07/17/2019 | Press release | Distributed by Public on 07/17/2019 14:43
Note: A complete summary of today's Security Council meeting will be made available after its conclusion.
JAYATHMA WICKRAMANAYAKE, Special Envoy of the Secretary-General on Youth, said that, in an increasingly globalized world, Member States must keep going back to Security Council resolutions 2250 (2015) and 2419 (2018) on youth, peace and security to ensure that youth perspectives are not distorted by contagious stereotypes that associate young people with violence. With 408 million of the world's 1.8 billion young people living in contexts affected by armed conflict, 'we need to engage young people not only as beneficiaries, but as equal partners in all our efforts, especially our efforts to prevent conflict and build peace', she said. Since the release of 'The Missing Peace: Independent Progress Study on Youth, Peace and Security' in September 2018, the youth, peace and security agenda has entered a new phase, with the focus shifting towards implementation at multiple levels amidst expanding stakeholder support, she added, noting that young people are reclaiming the narrative on youth, peace and security.
She went on to state that, instead of waiting to be invited to decision‑making forums, they are coming forward with alternative and innovative solutions. In recent months, however, young peacebuilders and human rights defenders have been subjected to threats, intimidation, violence, arbitrary arrest and retaliation, she said, calling upon Governments to uphold the fundamental rights of young people, including the right to free expression online and offline. With the 2018 adoption of Youth 2030, the United Nations youth strategy, the youth, peace and security agenda has been institutionalized within the Organization, setting a new path for supporting young people and creating an enabling environment for their contributions to peace and security, she said, adding that an action plan to support its implementation is under development amid a surge in programming and funding, including $37 million allocated by the Peacebuilding Fund since 2016 to support the inclusion and participation of young people.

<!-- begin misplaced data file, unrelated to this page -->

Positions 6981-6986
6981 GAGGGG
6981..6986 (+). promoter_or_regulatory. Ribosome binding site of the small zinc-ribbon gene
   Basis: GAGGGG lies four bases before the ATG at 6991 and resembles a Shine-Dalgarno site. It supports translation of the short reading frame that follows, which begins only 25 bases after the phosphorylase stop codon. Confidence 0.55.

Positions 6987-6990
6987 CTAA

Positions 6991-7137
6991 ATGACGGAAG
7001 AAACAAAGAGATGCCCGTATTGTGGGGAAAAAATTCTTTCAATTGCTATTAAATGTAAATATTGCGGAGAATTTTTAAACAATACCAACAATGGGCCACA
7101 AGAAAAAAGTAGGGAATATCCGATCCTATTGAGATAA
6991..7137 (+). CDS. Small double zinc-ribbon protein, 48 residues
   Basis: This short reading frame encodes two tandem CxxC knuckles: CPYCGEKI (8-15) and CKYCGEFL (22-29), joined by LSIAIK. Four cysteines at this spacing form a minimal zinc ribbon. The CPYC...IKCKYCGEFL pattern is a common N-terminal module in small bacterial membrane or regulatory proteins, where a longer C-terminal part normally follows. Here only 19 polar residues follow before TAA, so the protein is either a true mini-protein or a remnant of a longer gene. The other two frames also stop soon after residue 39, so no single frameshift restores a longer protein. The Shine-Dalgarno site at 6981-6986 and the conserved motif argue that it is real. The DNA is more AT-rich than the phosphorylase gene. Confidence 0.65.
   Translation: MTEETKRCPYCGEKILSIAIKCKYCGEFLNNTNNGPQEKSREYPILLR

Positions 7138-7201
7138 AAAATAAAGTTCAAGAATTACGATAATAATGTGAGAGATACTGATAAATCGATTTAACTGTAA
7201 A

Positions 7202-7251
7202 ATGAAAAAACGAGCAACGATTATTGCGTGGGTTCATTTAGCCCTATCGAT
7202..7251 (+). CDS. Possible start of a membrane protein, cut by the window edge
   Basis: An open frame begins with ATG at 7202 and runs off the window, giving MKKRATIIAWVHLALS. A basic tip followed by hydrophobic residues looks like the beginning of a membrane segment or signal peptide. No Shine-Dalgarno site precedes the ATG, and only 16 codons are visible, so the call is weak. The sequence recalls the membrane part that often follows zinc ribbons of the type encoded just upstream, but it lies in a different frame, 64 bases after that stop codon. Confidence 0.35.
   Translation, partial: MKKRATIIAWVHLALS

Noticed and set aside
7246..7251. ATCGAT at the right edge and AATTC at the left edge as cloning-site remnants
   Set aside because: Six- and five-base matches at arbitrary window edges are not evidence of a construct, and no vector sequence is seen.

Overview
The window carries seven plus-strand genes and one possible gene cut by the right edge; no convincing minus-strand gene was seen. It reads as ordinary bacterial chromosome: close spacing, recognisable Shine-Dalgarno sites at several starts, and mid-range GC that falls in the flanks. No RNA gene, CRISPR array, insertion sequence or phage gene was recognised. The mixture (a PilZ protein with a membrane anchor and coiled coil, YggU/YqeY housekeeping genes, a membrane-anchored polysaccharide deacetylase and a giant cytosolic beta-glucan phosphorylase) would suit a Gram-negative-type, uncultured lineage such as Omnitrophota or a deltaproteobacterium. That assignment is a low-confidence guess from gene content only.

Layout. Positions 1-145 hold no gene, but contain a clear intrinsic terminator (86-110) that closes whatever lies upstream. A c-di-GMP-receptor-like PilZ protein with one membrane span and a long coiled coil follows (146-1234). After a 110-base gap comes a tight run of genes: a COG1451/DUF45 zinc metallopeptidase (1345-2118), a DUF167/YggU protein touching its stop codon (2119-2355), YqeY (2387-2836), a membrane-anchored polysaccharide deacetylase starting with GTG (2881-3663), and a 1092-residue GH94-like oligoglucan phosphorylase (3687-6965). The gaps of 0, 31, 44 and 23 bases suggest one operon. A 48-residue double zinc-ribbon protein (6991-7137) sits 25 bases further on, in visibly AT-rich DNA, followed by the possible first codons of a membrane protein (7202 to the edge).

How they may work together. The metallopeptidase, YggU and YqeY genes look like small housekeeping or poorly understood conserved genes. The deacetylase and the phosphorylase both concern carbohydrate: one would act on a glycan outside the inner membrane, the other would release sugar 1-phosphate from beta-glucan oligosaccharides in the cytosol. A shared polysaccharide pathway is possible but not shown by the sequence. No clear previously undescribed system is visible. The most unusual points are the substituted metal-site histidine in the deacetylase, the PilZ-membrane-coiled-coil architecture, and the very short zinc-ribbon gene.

However, the United Nations still falls short of meeting the needs of youth groups and networks on the ground that often run on minimal resources, she noted, encouraging special political missions and peacekeeping operations involved in youth, peace and security initiatives to appoint youth focal points to implement the youth, peace and security agenda within their respective mandates. Announcing the launch of a policy paper titled 'We are here: An integrated approach to youth‑inclusive peace processes', she said it highlights the roles that young people can play in peace processes from their own points of view. However, successful implementation of the youth, peace and security agenda requires greater political will and ownership on the part of Member States, as well as programme funding and institutional support for capacity-building, she emphasized. 'Our effort to build and sustain peace needs to be democratized to include the communities most affected,' she added, pointing out that young people provide the best chance for achieving that.
WEVYN MUGANDA, Programme Director for HAKI Africa in Kenya, described young people as agents of change, saying that, if fully implemented, Council resolutions 2250 (2015) and 2419 (2018) on youth, peace and security have the power to transform the lives of young people and societies. HAKI Africa has engaged thousands of young people in human rights and peacebuilding efforts through human rights education, youth-led social activities with justice actors, youth reintegration into communities and support for the formulation and implementation of legislative and policy frameworks.